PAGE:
Range Rover’s MINI rival
Sensational baby brother to Evoque targets Countryman, rugged looks, strong efficiency as brand grows further
It’s Land Rover’s best-kept secret. Auto Express has learned the firm plans to continue the trend set by the stylish new Evoque, and scale down the Range Rover brand further with a smaller, sportier crossover. And our exclusive images show how the groundbreaking new model could look.
It will feature a shorter wheelbase, meaning less space for rear passengers but ensuring the car is even more nimble and practical around town. Lower suspension, a more steeply raked roofline and shorter overhangs give the baby the appearance of a jacked-up hatch. But with a price of less than £25,000, it aims to tempt affluent young buyers away from the default choice of top-spec VW Golfs and Audi A3s.
We spoke exclusively to Land Rover design boss Gerry McGovern, and asked him how far he thought the Range Rover brand could be stretched. “Well, you haven’t seen the bookends yet!” he said. “There is now the ability with both Range Rover and Land Rover to respond to a changing market, so what I’d say is watch this space.”
The Range Rover, Range Rover Sport and Evoque compete in the £30,000 to £85,000 bracket, so there is scope for the brand to move in both directions. The trendy new model would fight for market share with the likes of the rumoured BMW X4 and Countryman-based MINI Canyon (Issue 1,124), plus quirky products such as the BMW X1 and Nissan Juke.
In reality, though, Range Rover is hoping to carve out an all-new niche with its most adventurous model ever. Clearly inspired by the avantgarde styling of the Evoque, the new baby will be distinguished by its Rolls-Royce-style, slot-like headlights and contrasting bodywork and roof. A high-rising waistline and flared wheelarches give an imposing stance for such a compact car.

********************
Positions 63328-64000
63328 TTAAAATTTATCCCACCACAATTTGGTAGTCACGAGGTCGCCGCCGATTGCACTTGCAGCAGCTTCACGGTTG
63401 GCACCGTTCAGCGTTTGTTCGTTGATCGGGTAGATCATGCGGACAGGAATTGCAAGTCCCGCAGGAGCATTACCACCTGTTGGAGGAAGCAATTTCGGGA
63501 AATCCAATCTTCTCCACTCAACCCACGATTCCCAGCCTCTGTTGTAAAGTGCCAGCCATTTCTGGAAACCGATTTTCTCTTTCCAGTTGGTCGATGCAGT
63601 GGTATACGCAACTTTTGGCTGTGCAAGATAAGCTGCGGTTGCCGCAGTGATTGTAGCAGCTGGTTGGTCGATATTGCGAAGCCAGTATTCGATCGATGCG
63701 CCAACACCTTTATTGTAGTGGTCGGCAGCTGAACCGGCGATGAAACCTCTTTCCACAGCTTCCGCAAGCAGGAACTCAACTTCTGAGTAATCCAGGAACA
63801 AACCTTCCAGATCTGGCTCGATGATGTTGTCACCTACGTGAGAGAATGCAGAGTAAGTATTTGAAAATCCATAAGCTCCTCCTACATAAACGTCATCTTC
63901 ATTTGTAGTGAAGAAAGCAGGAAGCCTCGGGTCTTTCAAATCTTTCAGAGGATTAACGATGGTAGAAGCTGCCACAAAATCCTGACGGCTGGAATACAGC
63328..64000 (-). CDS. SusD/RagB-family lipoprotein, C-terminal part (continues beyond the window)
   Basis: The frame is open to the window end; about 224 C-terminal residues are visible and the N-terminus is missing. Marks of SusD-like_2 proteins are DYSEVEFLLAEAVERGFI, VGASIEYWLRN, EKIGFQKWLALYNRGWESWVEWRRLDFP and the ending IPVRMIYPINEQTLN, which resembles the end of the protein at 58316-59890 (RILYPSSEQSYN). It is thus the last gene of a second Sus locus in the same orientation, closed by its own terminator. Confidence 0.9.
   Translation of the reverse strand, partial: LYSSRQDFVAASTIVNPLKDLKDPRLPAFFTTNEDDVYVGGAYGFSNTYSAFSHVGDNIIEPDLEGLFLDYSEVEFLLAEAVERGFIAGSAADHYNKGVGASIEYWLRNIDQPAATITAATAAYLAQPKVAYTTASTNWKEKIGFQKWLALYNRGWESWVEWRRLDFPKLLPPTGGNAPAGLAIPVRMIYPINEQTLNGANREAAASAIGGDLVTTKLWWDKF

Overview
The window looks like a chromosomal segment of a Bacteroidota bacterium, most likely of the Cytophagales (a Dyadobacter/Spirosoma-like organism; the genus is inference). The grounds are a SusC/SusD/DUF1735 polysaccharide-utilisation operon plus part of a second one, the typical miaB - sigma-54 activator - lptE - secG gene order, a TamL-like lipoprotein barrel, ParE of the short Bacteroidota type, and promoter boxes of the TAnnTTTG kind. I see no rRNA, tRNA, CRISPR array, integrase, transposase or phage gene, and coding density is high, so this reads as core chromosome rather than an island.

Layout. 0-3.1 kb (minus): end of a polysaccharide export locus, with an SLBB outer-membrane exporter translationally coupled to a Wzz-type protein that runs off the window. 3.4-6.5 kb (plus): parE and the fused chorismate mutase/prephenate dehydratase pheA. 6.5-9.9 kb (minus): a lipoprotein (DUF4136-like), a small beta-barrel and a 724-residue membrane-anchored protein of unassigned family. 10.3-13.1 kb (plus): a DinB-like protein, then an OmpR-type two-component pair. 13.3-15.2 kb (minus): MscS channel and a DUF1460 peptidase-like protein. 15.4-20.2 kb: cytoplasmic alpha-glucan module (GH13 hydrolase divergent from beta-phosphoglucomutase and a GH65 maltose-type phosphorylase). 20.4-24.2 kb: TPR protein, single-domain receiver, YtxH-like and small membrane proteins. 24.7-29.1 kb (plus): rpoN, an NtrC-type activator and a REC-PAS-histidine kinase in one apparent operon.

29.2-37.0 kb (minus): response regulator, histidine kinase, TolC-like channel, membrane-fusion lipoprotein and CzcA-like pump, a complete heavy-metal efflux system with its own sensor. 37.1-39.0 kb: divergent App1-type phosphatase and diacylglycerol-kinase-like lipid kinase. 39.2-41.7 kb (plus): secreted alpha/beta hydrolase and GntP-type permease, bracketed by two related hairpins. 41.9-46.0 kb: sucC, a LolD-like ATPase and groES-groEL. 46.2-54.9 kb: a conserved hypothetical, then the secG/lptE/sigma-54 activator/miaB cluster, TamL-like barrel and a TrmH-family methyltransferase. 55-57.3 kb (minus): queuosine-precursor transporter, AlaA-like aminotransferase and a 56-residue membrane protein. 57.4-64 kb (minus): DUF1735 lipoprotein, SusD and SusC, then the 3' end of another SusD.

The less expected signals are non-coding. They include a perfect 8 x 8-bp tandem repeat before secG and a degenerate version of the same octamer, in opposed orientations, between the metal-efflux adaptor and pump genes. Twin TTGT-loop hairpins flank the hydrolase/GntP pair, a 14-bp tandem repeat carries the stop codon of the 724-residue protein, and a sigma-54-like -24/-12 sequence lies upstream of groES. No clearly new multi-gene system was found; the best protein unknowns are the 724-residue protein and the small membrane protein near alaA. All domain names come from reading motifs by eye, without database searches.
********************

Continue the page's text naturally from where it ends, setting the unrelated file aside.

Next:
As it’s smaller and more road-biased than anything the firm has produced in the past, the baby risks alienating traditional Land Rover fans. But McGovern doesn’t see pushing brands in new directions as a bad thing. “This allows us to offer a level of separation in terms of the product offering,” he said.
“It’s an opportunity to take Land Rover back to its roots in a modern way. On the left, the versatile, but softer SUV market and to the right the hardcore, utilitarian market.”
As with the Evoque, the new model will be offered with a choice of front-wheel drive – for maximum efficiency – or a more rugged four-wheel-drive set-up. A four-cylinder diesel fitted with stop-start will have the lowest emissions in the range; it should put out less than 120g/km.
At the other end of the range will be a 2.0-litre petrol turbo with around 250bhp. But whatever the engine, the compact size, light weight and low centre of gravity should make this the most dynamic Range Rover ever.
If ever there was proof that Land Rover is looking to the future, this is it. It’s digging up its utilitarian roots, but leaving solid foundations.